“Well, that changes the water on the beans.” – I’ve heard this saying over the years. It might be a family saying, or Canadian, or just North American. Either way, it means “something has changed that we were not prepared for.”
I was stuck mid-aisle in the grocery store, staring at the dried beans. Stacked amongst the usual bags of navy and kidney were beautiful white beans splashed with cranberry. They were called Romano, but I’ve since learned they’re also called Cranberry beans. It’s no wonder.
I’ve never been much of a dried bean person. I get tripped up by simple things, like hard boiling eggs and making rice. Dried beans fall into the same category. Soak in water then simmer until tender seems simple enough, but once, in 2004, I simmered navy beans for hours until all I was left with were hard, angry pellets. I haven’t forgiven them since.
But then, still mid-aisle and taken by the beauty of cranberry splashes, I looked at the flip side:
-dried beans are a fraction of the cost of canned
-they look nice decanted into a glass jar in the cupboard (especially when they’re splashed with cranberry)
-a bowl of dried beans soaking in water on the counter means there’s a plan for tomorrow, which I find deeply soothing
-they’re healthy, healthier than canned
-they hold a story
So I bought a bag.
The weekend before my friend Piia made us a packed lunch for the ski hill. She brought cooked lentils, cooked quinoa, avocado, pickled red onions, greens and feta and compiled everything into individual containers. The result was not only beautiful and tasty, it was a reminder that a little ‘day before’ simmer goes a long way. These beautiful beans could fulfil the same role – once cooked, they could be turned into a salad. A spread. A soup. They’d be ready for anything. I’d be ready for anything.
I measured 300g / 2 cups dried beans and placed them in my biggest bowl. I added 10 cups of water and left them to soak overnight on the counter. When I woke up, my cat was drinking the water. There is debate on the internet regarding ‘to drain or not to drain’ the soaking liquid. Some say not to bother. Others argue that beans arrive unwashed and are therefore dirty. There’s also the issue of stones and dirt sneaking into the bags. One woman on a particularly passionate bean forum says in all her 50 years of soaking beans, she’s only found three tiny rocks. My cat turned and stared at me. I decided to drain and rinse.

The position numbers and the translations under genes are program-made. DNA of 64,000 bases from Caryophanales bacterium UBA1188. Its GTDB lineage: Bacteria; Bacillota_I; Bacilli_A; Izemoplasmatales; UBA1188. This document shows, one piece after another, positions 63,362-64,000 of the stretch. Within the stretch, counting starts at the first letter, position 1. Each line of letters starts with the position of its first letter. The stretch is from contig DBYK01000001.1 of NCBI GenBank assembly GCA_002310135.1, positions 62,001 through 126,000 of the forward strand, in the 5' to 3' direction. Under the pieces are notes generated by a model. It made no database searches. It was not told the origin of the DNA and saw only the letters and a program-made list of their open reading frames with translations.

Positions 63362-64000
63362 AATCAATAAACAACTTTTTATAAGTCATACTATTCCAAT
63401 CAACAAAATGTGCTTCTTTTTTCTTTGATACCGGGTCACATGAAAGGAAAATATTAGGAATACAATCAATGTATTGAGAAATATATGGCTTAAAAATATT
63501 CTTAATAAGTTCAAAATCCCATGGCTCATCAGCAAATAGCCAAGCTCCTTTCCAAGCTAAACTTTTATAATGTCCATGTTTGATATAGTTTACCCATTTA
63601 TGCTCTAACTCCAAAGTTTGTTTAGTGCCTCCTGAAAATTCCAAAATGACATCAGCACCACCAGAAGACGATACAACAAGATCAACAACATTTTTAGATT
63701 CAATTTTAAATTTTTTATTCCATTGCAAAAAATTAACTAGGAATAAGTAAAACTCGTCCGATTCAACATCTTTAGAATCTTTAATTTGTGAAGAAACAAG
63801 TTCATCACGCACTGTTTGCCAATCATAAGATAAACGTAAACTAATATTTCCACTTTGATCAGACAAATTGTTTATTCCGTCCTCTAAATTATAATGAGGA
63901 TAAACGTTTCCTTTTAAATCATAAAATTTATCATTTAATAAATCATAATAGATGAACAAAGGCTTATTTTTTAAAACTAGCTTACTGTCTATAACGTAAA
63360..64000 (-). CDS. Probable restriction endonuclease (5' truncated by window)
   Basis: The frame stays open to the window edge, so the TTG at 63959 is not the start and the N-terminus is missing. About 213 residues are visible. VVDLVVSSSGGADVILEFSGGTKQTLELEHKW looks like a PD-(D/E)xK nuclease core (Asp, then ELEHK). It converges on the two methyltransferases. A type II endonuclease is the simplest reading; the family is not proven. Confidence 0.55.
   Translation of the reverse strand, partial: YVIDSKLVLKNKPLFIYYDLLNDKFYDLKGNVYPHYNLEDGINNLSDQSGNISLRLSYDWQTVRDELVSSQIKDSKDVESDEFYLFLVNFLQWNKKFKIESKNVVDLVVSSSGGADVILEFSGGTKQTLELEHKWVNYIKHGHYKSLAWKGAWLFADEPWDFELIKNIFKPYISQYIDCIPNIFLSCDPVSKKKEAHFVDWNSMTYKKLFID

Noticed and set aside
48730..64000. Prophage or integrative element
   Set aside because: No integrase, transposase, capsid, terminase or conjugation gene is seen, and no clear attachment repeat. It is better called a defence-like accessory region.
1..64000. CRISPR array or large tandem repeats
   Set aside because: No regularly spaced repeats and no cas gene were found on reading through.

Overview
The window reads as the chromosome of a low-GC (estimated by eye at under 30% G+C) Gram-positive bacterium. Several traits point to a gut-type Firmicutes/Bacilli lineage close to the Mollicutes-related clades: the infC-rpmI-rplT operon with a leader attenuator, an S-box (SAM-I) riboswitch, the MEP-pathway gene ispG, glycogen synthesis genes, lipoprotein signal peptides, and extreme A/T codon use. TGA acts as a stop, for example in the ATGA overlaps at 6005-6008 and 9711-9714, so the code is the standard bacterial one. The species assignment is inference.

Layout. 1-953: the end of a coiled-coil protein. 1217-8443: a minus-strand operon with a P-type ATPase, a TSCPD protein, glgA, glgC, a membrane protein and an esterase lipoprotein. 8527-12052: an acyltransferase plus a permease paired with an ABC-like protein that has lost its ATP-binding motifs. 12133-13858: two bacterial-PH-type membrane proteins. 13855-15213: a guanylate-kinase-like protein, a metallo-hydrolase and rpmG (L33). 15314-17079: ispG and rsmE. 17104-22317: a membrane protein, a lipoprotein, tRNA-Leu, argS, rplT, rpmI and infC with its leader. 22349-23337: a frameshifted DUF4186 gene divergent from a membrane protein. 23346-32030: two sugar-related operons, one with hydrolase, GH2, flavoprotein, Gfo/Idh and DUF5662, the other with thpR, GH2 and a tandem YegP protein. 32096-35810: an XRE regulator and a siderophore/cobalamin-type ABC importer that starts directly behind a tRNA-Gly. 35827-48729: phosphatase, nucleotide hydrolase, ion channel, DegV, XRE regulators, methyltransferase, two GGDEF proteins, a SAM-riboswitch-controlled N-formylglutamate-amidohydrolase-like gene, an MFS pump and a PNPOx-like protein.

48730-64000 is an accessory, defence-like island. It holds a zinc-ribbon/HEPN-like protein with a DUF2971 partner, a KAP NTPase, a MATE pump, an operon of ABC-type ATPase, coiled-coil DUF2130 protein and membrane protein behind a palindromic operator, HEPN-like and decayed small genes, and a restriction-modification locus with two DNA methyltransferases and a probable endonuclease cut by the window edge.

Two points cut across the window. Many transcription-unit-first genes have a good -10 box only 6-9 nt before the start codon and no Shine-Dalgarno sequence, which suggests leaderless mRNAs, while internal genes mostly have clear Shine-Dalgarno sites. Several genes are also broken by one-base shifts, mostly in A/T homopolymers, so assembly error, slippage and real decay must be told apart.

I poured the beans (now a little shrivelled, but that aforementioned forum said they’d plump back up while cooking) in a big pot and covered them with water. I added a few things I had in the fridge for flavour- Thai chilis, fresh thyme, rosemary and a few bay leaves (I stopped there, remembering anything acid, like tomatoes, vinegar or lemon will keep the beans from softening. I didn’t want to take any chances). I brought the pot to a simmer and let it go, gently, for about an hour and a half, stirring and topping up the water every so often. I tried to keep the simmer a gentle one; if the water boiled vigorously the beans would fall apart.
When the beans were soft and only a little broken from the boil, I drained off the tiny amount of remaining water and plucked out the herbs and chilis. Then I added a big pinch of salt and stirred.
Before me sat creamy, slightly smashed beige beans. Gone were the whites and cranberry splashes. It was ugly.
“Well, that changes the water on the beans.”
A friend was on her way over for lunch. Beans on toast was on the menu, but I had pictured whole beans, rustic but pretty, tumbling off the edge of toasted sourdough. Instead, operation purée was in effect.
I sautéed a chopped leek and a clove of garlic in a splash of olive oil. I added a good pinch of salt and a 1/4 teaspoon of dried chilli flakes. I stirred, now and then, until the leeks were floppy and soft. I scraped the leeks into the beans and using my immersion blender, whizzed until everything was almost smooth. I toasted a few slices of sourdough and spooned the beige purée on top. I finished it off with a pinch of green, and as I always do with brown food, a tangle of pickled red onions.
These beans hold a story. It’s one of growth, harvest and purchase by a superficial shopper drawn to beauty. It’s about a toughness that grows tender. It’s about a velvety texture that holds other flavours and makes them sing.
My cat’s name is Pearl. She’s tough, but tender. If you leave her alone, she’ll curl up near bye and lounge for the camera. It’s this softness, the hard earned kind, that means the most.
Thanks to @justinebarnhart for these images, and for loving my version of beans on toast.